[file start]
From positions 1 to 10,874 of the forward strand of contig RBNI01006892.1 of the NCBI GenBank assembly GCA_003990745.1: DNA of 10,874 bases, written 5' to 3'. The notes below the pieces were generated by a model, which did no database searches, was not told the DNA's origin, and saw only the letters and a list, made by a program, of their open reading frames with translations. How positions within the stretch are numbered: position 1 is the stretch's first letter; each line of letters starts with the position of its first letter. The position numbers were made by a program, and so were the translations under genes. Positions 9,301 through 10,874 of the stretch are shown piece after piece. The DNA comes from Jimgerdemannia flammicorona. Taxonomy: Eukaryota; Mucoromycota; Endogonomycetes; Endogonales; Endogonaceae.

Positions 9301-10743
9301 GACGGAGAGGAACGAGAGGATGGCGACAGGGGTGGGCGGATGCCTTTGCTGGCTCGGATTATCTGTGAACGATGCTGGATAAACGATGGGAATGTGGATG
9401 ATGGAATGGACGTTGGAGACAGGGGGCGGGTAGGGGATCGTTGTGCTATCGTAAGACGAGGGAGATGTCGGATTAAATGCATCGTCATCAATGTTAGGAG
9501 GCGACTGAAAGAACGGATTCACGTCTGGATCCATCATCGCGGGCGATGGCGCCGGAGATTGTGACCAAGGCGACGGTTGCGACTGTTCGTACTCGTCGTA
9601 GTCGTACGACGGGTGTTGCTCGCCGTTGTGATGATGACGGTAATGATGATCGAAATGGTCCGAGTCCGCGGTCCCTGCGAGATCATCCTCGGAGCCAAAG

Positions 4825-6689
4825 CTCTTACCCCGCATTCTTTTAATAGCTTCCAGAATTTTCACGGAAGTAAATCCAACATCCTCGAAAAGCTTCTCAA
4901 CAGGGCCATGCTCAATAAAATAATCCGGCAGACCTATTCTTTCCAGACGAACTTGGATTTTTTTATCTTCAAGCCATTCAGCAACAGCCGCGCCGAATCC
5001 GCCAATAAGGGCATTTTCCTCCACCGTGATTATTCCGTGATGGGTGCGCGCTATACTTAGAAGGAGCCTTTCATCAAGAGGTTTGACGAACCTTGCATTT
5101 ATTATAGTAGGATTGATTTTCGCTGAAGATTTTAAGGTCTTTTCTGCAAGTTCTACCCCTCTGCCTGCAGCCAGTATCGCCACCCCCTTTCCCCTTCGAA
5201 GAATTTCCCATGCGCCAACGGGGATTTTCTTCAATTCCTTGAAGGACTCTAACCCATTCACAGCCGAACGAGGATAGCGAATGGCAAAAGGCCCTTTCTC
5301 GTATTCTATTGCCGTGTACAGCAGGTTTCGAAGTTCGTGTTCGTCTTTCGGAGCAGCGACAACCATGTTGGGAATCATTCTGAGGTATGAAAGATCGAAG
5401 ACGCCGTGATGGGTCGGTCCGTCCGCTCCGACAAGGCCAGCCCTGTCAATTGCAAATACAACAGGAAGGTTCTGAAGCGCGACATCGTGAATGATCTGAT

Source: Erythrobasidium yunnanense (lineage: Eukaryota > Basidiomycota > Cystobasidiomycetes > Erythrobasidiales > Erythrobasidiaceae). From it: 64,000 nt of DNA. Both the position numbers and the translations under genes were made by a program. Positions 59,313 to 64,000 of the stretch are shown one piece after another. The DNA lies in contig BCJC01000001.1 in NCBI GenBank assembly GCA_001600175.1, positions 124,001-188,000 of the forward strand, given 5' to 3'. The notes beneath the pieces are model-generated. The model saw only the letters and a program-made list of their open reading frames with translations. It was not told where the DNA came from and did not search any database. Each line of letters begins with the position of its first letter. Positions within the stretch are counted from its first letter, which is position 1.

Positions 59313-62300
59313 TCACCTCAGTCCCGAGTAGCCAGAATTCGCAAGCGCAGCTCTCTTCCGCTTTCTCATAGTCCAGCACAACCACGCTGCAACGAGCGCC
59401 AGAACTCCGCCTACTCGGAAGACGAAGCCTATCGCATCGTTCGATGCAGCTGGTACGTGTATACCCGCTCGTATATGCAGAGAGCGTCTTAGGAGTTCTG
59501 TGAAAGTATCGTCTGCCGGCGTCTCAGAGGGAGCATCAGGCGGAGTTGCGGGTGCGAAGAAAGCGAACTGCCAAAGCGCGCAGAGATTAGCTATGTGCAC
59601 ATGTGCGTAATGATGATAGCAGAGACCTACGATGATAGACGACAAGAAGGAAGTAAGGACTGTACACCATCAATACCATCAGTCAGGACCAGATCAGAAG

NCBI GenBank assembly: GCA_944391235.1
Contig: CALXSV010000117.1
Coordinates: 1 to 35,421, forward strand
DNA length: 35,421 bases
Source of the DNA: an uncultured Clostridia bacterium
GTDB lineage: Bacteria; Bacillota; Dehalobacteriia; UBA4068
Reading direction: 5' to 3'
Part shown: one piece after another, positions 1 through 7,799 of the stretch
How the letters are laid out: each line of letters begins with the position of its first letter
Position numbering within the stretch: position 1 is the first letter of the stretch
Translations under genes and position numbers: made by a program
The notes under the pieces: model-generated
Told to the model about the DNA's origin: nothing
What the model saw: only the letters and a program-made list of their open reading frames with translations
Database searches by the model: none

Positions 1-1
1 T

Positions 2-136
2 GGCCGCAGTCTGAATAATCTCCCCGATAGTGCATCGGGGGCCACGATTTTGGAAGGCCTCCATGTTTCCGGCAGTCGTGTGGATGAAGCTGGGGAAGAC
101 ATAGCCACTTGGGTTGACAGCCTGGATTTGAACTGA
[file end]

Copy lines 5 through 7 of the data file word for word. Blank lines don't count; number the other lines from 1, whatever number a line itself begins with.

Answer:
9501 GCGACTGAAAGAACGGATTCACGTCTGGATCCATCATCGCGGGCGATGGCGCCGGAGATTGTGACCAAGGCGACGGTTGCGACTGTTCGTACTCGTCGTA
9601 GTCGTACGACGGGTGTTGCTCGCCGTTGTGATGATGACGGTAATGATGATCGAAATGGTCCGAGTCCGCGGTCCCTGCGAGATCATCCTCGGAGCCAAAG

Positions 4825-6689